Friday, July 15, 2016

Father Brown (1954)

Father Brown (released in the US as The Detective) is a light-hearted 1954 British mystery based on the popular stories Father Brown detective stories by G. K. Chesterton. This was the second attempt to bring Chesterton’s priest detective to the big screen, an earlier adaptation having been made in 1934. The 1954 version stars Alec Guinness as the little priest-detective.

The movie is based on Chesterton’s story The Blue Cross, which introduced both Father Brown and Flambeau, although the story has been much expanded and embroidered.

Father Brown is a mild-mannered bumbling and apparently slightly dimwitted English Catholic priest who is also an enthusiastic amateur detective. Needless to say his dimwittedness is merely on the surface - he is in fact a very astute detective. 

A very valuable cross has to be taken to France by Father Brown for a religious conference. Scotland Yard have made elaborate security arrangements with Inspector Valentine (Bernard Lee) being placed in charge. The security is necessary since the notorious thief Flambeau is known to be intending to steal the cross. Father Brown decides that the inspector’s security arrangements are worse than useless so he ignores them. His decision backfires but while the loss of the cross will be a serious matter Father Brown is more concerned with saving Flambeau from his career of crime. Since Flambeau has no desire to be saved and thoroughly enjoys his criminal life this will be quite a challenge.

Father Brown has to recover the cross, find Flambeau and persuade him to abandon crime and he has to keep Flambeau out of the hands of the police for long enough to allow him to achieve these objectives. Most of the film is therefore a double chase, with the little priest pursuing the master criminal while they are both being pursued by the police.

I’m not a great Alec Guinness fan and my concern with this movie is that he might overdo the comedy angle. Chesterton’s stories certainly contain a great deal of humour but they are also serious detective stories and they have moral, philosophical and spiritual dimensions as well. If the stories are played purely for comedy then they will miss the point. Guinness’s performance is better than I’d expected but at least some of my fears were realised - there really is too much emphasis on comedy.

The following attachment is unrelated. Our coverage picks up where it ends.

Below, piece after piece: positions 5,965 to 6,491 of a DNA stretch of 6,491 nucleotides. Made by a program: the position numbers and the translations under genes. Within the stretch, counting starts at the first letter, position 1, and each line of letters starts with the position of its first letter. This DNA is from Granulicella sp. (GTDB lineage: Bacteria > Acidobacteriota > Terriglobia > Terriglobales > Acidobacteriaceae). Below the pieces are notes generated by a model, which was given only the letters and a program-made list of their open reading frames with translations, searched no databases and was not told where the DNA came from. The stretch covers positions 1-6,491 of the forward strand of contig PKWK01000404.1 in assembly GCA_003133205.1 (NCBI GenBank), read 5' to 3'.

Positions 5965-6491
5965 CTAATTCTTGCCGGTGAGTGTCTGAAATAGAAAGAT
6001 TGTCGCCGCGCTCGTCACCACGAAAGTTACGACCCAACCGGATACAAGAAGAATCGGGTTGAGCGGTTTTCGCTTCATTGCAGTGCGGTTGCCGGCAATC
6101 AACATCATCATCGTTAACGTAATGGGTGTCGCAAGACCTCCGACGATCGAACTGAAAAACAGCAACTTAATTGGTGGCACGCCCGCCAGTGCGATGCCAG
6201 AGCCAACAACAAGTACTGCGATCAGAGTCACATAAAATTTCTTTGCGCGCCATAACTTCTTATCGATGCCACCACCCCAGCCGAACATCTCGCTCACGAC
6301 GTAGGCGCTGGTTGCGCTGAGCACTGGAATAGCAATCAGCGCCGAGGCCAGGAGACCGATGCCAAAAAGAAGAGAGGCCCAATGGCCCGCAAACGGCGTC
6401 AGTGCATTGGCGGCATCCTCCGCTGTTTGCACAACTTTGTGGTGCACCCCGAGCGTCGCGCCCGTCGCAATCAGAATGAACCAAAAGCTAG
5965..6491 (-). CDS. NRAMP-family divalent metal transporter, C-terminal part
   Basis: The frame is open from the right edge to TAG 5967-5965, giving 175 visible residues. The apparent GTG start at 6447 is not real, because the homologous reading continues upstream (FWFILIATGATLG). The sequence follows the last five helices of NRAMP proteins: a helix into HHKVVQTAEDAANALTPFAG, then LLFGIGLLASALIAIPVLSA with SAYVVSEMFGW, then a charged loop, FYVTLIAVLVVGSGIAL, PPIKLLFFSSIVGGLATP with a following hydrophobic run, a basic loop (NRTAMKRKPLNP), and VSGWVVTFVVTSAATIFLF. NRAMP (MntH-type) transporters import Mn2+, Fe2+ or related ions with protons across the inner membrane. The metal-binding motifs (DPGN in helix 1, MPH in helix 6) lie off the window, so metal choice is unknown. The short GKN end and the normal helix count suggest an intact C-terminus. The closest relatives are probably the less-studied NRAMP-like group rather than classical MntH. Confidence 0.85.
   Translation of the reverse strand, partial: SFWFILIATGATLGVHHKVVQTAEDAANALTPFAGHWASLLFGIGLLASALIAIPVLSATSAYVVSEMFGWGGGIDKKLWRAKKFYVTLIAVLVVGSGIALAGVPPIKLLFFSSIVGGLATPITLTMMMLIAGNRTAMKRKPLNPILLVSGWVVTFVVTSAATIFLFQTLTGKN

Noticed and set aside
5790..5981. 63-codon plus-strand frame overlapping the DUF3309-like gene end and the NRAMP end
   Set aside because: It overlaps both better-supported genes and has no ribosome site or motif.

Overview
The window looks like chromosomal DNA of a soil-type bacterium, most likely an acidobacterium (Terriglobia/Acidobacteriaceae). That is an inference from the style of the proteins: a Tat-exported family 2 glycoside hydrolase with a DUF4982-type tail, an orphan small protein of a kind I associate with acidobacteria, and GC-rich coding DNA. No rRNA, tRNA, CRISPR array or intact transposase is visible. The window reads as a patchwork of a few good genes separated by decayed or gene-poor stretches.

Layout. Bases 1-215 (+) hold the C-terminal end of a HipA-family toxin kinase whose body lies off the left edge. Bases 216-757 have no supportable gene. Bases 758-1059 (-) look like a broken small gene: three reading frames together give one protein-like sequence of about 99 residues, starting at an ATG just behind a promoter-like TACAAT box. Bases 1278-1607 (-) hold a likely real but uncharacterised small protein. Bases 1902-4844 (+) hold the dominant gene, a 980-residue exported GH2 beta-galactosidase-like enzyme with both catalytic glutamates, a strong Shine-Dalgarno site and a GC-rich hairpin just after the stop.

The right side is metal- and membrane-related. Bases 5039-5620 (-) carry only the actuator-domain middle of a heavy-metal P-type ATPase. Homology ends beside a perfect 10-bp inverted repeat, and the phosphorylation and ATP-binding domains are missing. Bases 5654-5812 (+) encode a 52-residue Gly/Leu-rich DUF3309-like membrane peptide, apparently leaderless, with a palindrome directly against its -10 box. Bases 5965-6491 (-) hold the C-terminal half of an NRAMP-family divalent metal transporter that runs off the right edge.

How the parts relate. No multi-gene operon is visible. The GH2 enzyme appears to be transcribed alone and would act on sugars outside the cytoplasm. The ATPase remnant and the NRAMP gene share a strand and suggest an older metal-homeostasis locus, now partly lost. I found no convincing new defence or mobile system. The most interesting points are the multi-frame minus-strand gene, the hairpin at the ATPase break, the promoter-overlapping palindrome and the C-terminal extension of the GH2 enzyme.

Peter Finch is a surprisingly effective Flambeau, managing to be dashing and enigmatic with a hint of tragedy and also managing to be fairly convincingly Gallic. Bernard Lee played countless police inspectors during his career. He played such roles so often because he played them extremely well and his performance here is no exception. Joan Greenwood adds some glamour as an entirely unnecessary character named Lady Warren.

Director Robert Hamer had a flair for comedy (as he would demonstrate in School for Scoundrels) and his career was riding high at this time. Sadly it was not to last - alcoholism destroyed his marriage and his career and led to his early death in 1963. He handles things pretty well here. 

The screenplay does at least try to preserve some of the intriguing mixture of elements that made Chesterton’s stories classics of their genre although we’re left not entirely convinced that Father Brown is the great detective he’s supposed to be (whereas in the original stories we are left in no doubt at all on that point). 

The tone does get more serious as the movie progresses and there are some attempts to explain Flambeau’s motivations.

If you want to see how it should have been done check out the superb 1974 British Father Brown TV series with Kenneth More giving an absolutely splendid performance in the title role.

Sony’s Region 2 DVD is barebones but the transfer is quite satisfactory and the price is very reasonable indeed.

For my tastes it focuses a little too much on comedy but Father Brown is still enjoyable enough and Alec Guinness fans won’t want to miss it. Recommended.

No comments:

Post a Comment